LGBTQ+ and Mental Health
In the United States, 4.5 percent of adults identify as LGBTQ+, according to research. However, this percentage varies significantly across age groups, with 3.5 % of Gen X individuals (born between 1965 and 1979), compared to 8.2 % of Millennials (those born between 1980 and 1999) identifying as LGBTQ+. Furthermore, there is a gender disparity in LGBT identification, with women being more likely to identify as LGBTQ+ (5.1 percent) than men (3.9 percent). The challenges faced by LGBTQ+ individuals are underscored by research indicating that they confront health disparities stemming from discrimination, the failure to acknowledge their human and civil rights and societal stigma. The bias has been linked with elevated rates of substance use, suicide, and psychiatric disorders within the LGBTQ+ community. The societal, familial, and personal acceptance of gender identity and sexual orientation plays a crucial role in shaping the emotional safety and mental health of LGBTQ+ individuals.
Irrespective of age, a recent U.S. Census Bureau’s experimental Household Pulse Survey (HPS) analysis reveals that LGBTQ+ adults consistently reported increased levels of depression and anxiety signs and symptoms than their non-LGBTQ+ counterparts throughout the COVID-19 pandemic. This study builds upon prior Census Bureau investigations, which had already indicated that LGBTQ+ adults, whether living independently or with others, faced more significant mental health hurdles than their non-LGBTQ+ peers (Marlay et al., 2022). In the current research, this analysis is broadened to include an age-based comparison of LGBTQ+ and non-LGBTQ+ respondents, shedding additional light on the mental health disparities within these groups. Based on the research, it is evident that younger respondents, whether they identify as LGBTQ+ or non-LGBTQ+, experienced heightened difficulties with symptoms of both depression and anxiety. However, notably, it was the younger LGBTQ+ respondents who encountered the most substantial challenges in dealing with these mental health issues (Medina & Mahowald, 2022).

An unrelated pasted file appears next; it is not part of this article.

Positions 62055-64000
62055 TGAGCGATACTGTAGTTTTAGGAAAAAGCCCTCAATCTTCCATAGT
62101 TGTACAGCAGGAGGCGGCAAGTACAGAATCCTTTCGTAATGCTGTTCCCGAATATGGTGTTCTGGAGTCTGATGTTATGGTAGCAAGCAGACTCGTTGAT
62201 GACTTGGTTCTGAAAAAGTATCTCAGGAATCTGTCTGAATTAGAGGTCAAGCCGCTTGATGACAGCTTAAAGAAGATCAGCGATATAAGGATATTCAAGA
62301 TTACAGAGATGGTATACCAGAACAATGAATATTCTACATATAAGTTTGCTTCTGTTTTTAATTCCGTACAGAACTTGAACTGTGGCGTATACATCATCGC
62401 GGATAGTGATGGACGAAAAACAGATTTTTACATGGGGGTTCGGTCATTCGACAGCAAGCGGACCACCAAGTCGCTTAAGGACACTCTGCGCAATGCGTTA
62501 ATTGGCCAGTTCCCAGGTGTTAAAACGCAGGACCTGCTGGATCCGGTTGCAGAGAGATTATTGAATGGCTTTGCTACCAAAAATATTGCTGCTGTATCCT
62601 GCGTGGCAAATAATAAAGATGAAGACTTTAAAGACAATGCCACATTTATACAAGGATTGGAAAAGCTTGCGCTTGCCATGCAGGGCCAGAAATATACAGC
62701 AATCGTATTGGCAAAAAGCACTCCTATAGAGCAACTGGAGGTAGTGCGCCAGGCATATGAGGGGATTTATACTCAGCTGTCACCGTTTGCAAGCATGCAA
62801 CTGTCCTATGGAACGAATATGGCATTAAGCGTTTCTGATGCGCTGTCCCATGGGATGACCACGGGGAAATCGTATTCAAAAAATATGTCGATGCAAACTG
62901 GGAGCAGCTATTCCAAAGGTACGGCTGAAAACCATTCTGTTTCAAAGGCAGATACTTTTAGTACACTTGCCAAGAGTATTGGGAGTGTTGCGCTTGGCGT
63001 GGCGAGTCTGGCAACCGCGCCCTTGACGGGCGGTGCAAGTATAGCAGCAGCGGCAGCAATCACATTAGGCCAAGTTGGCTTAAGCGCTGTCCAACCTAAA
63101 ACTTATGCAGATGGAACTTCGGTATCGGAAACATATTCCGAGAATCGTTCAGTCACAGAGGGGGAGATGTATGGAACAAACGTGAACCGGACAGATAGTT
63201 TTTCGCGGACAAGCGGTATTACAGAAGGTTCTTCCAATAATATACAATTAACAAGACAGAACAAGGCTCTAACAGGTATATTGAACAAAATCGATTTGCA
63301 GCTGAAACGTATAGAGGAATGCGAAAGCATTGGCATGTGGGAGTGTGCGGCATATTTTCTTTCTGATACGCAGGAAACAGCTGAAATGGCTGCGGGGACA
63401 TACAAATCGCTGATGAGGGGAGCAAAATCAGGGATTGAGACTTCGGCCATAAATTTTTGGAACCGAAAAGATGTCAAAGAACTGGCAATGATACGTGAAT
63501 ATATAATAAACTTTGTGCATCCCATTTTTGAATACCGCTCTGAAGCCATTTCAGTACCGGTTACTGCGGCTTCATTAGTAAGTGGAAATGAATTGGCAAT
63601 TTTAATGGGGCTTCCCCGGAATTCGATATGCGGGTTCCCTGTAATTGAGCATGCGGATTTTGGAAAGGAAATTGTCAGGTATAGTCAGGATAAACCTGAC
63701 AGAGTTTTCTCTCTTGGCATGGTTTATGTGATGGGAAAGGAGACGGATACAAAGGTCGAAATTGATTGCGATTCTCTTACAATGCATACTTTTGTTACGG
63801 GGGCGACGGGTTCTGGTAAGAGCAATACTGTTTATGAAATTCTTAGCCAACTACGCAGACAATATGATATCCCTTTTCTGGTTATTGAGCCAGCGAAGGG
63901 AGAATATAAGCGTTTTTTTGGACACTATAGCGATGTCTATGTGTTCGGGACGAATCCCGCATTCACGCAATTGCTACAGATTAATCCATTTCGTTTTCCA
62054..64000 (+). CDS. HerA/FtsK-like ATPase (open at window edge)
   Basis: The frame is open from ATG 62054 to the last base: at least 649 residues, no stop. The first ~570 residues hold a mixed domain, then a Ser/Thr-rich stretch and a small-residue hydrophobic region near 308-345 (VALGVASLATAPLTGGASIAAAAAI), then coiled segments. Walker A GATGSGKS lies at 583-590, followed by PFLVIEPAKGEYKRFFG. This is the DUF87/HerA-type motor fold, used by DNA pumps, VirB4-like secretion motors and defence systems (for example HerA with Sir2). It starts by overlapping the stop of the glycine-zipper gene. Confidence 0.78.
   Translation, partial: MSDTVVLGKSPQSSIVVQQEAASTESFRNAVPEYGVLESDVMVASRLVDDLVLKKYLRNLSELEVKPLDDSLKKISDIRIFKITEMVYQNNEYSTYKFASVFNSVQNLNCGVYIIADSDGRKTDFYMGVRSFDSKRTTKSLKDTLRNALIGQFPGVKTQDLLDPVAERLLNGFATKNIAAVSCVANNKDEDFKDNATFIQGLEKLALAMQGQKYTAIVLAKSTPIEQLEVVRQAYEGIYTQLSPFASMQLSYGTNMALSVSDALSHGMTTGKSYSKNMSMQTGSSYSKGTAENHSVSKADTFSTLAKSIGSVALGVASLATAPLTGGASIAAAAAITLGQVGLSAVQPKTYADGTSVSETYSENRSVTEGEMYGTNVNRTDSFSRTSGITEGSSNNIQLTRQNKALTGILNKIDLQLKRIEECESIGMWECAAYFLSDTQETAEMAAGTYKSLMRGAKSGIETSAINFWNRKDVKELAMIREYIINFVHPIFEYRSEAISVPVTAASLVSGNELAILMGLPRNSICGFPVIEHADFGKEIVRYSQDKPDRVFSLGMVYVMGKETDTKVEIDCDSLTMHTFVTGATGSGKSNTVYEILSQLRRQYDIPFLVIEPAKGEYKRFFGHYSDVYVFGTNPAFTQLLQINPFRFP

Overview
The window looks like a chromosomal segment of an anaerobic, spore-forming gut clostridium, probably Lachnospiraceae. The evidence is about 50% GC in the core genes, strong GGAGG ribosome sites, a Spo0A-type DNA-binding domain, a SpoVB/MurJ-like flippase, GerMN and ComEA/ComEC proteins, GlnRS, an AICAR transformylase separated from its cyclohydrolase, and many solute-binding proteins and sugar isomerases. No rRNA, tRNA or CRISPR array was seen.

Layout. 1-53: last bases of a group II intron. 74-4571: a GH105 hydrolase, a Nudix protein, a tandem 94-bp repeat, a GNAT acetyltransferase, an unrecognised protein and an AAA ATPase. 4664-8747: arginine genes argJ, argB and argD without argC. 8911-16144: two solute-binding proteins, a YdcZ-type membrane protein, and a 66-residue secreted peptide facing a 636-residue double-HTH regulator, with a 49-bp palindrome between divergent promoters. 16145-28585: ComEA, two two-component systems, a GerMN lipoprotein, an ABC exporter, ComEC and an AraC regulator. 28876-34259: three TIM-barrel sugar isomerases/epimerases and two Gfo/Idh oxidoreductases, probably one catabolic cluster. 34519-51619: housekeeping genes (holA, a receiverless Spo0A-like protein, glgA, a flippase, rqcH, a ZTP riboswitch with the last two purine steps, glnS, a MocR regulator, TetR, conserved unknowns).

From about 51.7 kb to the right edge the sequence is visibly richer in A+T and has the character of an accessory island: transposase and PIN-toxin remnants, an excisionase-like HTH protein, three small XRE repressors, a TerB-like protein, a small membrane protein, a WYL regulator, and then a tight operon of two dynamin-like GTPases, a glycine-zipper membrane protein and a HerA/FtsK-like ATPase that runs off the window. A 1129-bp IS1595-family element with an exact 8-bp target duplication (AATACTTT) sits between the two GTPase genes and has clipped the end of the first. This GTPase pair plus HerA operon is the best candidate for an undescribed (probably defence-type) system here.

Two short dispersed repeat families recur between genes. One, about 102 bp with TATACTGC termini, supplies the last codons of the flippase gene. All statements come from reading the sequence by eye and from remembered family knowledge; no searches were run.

Overall, LGBTQ+ youth grapple with the societal stigma surrounding their sexual orientations or gender identities. This stigma manifests in various ways, including discrimination, harassment, familial estrangement, social exclusion, and violence. These encounters with adversity can jeopardize the well-being of the LGBTQ+ community, placing their mental health in peril. Similarly, during the coronavirus pandemic, LGBTQ+ adults have consistently reported increased symptoms related to depression and anxiety when compared to their non-LGBTQ+ peers. These findings remained consistent regardless of the timeframe under consideration.
File, T., & Marley, M., (2022), (2022). Regardless of Household Type, LGBT Adults Struggled More With Mental Health Than Non-LGBT Adults. https://www.census.gov/library/stories/2022/06/lgbt-adults-report-anxiety-depression-during-pandemic.html
Marlay, M., File, T., & Scherer, Z., (2022). Mental Health Struggles Higher Among LGBT Adults Than Non-LGBT Adults in All Age Groups. https://www.census.gov/library/stories/2022/12/lgbt-adults-report-anxiety-depression-at-all-ages.html
Medina, C., & Mahowald, L. (2022). Discrimination and Barriers to Well-Being: The State of the LGBTQI+ Community in 2022. Center for American Progress. https://www.americanprogress.org/article/discrimination-and-barriers-to-well-being-the-state-of-the-lgbtqi-community-in-2022/
Mental Health America (MHA), (n.d.). LGBTQ+ Communities and Mental Health. https://mhanational.org/issues/lgbtq-communities-and-mental-health